A Soggy ‘Campagna Amico’ Farmers Market

First up, this mornings jaunt to the “Campagna Amica” Farmers’ Market was less jaunty, more treacherous. 

There are flood warnings across Piedmont, where houses are being swept off hillsides. It’s rained, and rained, and rained for ten days without respite and the water is beginning to seep into the rivulets of even the most sardonic Italian frowns.

So, it was with a slightly inflated sense of awkwardness at my very broken Italian that I hopped in the car and braved the wet-weather racers on my way to P.le De Gasperi. 

There is nothing ceremonious about an Italian farmers market in the North. Most of the produce is stacked in the back of dusty, decrepit white vans – all of which appear to have at least one flat tire. In my Black Watch tartan oilskin field jacket (lifted for £40 from a sale in Como), complete with fisherman’s beanie and a scarf that’s about the same size as a duvet, I obviously stick out like a sore thumb. 

This has its upsides, though. From under the tatty Barbours and rakish fedoras (which seem to be all the rage here in Varese amongst those of both youth and age), gloved hands are extended at every turn, as one farmer, or farmers’ wife, or farmers’ son, or farmers’ daughter peddles me their wears with a wink, a smile, a bellicose bray of laughter and even rather frequent pats of the bottom… (I haven’t sussed out how I feel about that, yet). 

However, there is one lady who will hold a place in my heart for the rest of my passage from the cradle to the grave. 

They say that, when you find it, love can hit you like a bolt of lightning and render you naked and feeble under the glare of its intensity. 

Regina, dear sweet Regina, hails from a family farm, which she has lived in since her birthday 91 years ago! It sits, she tells me, at the foot of the slopes of Sacro Monte. 

Sacro Monte is a UNESCO World Heritage site, and is uniquely beautiful for its “Via Sacra”, an old pilgrimage route through the heart of the community, all cobble stones and tiny doorways, with fourteen chapels lining the path to the summit. You should understand that, even if she did try to tell me all of this in Italian, I wouldn’t have understood. Luckily, I had been to Sacro Monte a couple of days before, so my blushes were spared. 

Regina doesn’t sell much. A few crates of clementines, a couple of crates of (very ripe) apples and, bizarrely, some kiwi fruit (they come from her greenhouses) were all that she had left when I arrived. However, I’m reliably told that one doesn’t frequent Regina for her fresh fruit, but rather for her fruit juices, which she won’t even let the inquisitive ethicist taste before buying.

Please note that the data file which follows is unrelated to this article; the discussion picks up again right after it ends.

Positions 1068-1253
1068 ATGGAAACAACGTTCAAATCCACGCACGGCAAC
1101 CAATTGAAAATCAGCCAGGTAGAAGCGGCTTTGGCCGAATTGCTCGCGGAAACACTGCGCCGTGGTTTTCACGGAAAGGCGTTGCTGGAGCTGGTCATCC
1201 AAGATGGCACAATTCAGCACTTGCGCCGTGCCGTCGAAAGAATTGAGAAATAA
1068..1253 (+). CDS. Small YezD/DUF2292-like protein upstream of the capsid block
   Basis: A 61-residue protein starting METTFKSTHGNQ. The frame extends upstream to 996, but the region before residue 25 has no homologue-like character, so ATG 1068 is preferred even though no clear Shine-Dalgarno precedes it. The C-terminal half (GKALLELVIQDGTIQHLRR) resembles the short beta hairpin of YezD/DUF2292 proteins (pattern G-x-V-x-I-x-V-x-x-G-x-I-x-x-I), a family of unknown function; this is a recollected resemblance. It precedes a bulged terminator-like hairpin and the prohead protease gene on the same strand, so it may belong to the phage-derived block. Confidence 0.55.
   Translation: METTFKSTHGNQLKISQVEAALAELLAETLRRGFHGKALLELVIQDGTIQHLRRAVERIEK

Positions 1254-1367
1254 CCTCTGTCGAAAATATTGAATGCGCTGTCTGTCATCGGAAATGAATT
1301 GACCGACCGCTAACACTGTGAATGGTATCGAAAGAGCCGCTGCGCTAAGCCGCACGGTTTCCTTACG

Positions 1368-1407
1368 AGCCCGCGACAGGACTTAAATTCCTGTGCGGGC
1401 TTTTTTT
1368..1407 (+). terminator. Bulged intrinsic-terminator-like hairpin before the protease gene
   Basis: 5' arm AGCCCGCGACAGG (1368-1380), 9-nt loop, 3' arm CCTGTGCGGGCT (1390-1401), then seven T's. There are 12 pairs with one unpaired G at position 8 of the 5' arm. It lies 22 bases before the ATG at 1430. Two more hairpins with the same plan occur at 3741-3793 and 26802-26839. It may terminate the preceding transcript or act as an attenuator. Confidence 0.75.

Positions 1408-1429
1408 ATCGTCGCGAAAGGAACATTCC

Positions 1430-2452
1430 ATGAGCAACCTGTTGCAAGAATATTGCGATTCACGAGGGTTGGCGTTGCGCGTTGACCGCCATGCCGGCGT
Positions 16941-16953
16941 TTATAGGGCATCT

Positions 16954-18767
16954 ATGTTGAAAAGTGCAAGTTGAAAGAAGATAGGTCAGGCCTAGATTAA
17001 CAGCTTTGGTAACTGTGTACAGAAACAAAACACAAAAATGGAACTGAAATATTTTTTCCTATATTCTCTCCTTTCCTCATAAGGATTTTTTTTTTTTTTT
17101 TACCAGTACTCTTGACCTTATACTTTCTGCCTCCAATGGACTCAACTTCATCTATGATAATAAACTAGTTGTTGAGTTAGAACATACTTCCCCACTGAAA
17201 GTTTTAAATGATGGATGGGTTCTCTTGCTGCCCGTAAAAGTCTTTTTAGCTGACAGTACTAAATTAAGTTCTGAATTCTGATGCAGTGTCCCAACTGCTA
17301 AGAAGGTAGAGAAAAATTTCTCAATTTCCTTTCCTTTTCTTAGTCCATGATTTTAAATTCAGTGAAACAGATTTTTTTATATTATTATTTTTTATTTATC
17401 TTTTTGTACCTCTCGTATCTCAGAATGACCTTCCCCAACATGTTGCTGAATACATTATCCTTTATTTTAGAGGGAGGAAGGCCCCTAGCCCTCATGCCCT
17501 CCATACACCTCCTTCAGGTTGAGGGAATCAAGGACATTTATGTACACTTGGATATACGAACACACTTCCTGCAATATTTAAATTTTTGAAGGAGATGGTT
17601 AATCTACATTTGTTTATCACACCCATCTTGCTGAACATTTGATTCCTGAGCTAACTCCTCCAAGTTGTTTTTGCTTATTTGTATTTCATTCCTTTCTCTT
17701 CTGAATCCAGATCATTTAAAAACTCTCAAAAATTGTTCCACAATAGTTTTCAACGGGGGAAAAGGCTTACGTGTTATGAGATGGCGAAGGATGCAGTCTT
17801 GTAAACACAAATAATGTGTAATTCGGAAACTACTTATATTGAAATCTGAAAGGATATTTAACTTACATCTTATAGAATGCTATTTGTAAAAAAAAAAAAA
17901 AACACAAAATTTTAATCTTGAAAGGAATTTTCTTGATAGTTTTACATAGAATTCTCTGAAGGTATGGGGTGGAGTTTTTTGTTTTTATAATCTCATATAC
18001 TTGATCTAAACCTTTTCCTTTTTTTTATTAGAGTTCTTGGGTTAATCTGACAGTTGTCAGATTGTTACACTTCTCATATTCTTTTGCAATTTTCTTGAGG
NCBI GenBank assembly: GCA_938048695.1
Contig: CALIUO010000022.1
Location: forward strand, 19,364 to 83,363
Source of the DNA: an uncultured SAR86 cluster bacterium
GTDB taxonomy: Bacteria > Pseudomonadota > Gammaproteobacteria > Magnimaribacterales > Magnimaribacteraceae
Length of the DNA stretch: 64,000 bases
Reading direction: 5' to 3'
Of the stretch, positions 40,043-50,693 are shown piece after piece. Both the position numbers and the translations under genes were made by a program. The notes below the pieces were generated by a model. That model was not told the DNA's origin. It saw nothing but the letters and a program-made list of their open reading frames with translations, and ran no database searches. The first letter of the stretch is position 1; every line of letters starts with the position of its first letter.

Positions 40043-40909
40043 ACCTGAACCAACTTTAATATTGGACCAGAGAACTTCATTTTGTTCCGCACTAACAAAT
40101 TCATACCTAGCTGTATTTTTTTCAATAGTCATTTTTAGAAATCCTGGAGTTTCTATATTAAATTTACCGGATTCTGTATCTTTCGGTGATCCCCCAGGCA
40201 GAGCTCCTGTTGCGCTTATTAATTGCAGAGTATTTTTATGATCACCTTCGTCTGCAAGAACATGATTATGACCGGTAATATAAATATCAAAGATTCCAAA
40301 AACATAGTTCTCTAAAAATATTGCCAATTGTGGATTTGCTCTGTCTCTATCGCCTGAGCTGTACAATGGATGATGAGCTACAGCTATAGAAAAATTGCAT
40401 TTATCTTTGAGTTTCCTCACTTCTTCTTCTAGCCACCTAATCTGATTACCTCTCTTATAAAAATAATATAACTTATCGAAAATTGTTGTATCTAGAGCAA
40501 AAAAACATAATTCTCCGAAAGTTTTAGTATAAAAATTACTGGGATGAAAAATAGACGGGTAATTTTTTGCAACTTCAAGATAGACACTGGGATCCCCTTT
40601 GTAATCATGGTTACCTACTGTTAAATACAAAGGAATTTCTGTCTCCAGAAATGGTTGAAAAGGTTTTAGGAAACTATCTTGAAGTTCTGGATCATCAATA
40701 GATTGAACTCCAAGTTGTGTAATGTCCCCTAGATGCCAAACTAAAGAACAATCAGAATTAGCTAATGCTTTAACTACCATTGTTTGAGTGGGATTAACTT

I asked for some apple juice (none of that orange rubbish with the pulp, no sir, no thank you!) and with a cackle, she gave a little smirk and creaked, pivoting around on her well-worn joints. She sprang up on the side of her truck with the adroitness of one practiced in the art, and began to heave crates of juice around with a reckless abandon more akin to a sumo wrestler than a diminutive rural dame of the fields. 

To say I was shocked would be the understatement of the century. 

One she found what I desired (a 5L box of the good woman’s pride & joy) she heaved it onto a trestle table and patted its head and flanks, as if demonstrating the fatty attributes of a well-reared calf. 

I was convinced. I nodded, grumbled ‘si, si, certo, bene, bene’ (all good noises to make, I’m told, even if they are entirely incorrect) and took another drag at my cigarette. I then leant forward and put my hand out to grab it.

She slapped the back of my hand with a firmness bordering on abusive, and demanded €10 from my companion. 

€10?! For apple juice?! In a country where you can buy a litre perfectly palatable Chianti Classico for just shy of €5, and get pleasantly pissed as a result, I was a little taken aback. Actually, a lot taken aback. 

Regina sensed my indignation and flashed her gummy, near toothless smile at me. She extended a wizened hand and beckoned me in close, whilst she fiddled with the box, attempting to release the dispensing nozzle. From a damp pocket she produced a small, brushed metal flask glass and dribbled some of the sweet nectar into it. 

Handing it to me, with a reverence akin to the offering of church wine to the faithful, I was suddenly gripped with the serious gravity of the moment. 

People around me had stopped to look. 

Cigarettes burned down to the quick in the gnarled fingers of the agricultural congress that crowded in on all sides, hoping to catch a glimpse of the divine experience that would shortly ensue. 

They know, as I do now, that Regina’s produce elicits in even the most fearsome atheists an argument for the existence of God.

Without wanting to over-sexualise the relationship I developed with that mouthful of sweet, rich, voluptuous nectar, I’ll say this – it was the best thing I have ever tasted. 

On reflection, I’d probably have paid €50 for a single cup, and I’d sell my soul to Lucifer to better understand quite how it is made. 

As enigmatic experiences go, Regina and her holy juice will go down as the first, most remarkable chapter on an Epicurean journey that will take me to a form of sensory nirvana – at least, it should do, if today is only the start. 

I shall very shortly be braving the bracing wind and rain again on my way to the Varese Chocolate Festival. ‘Bring me that horizon’, and all that… 

So, until next time, I wish you ‘Bonne continuation!’



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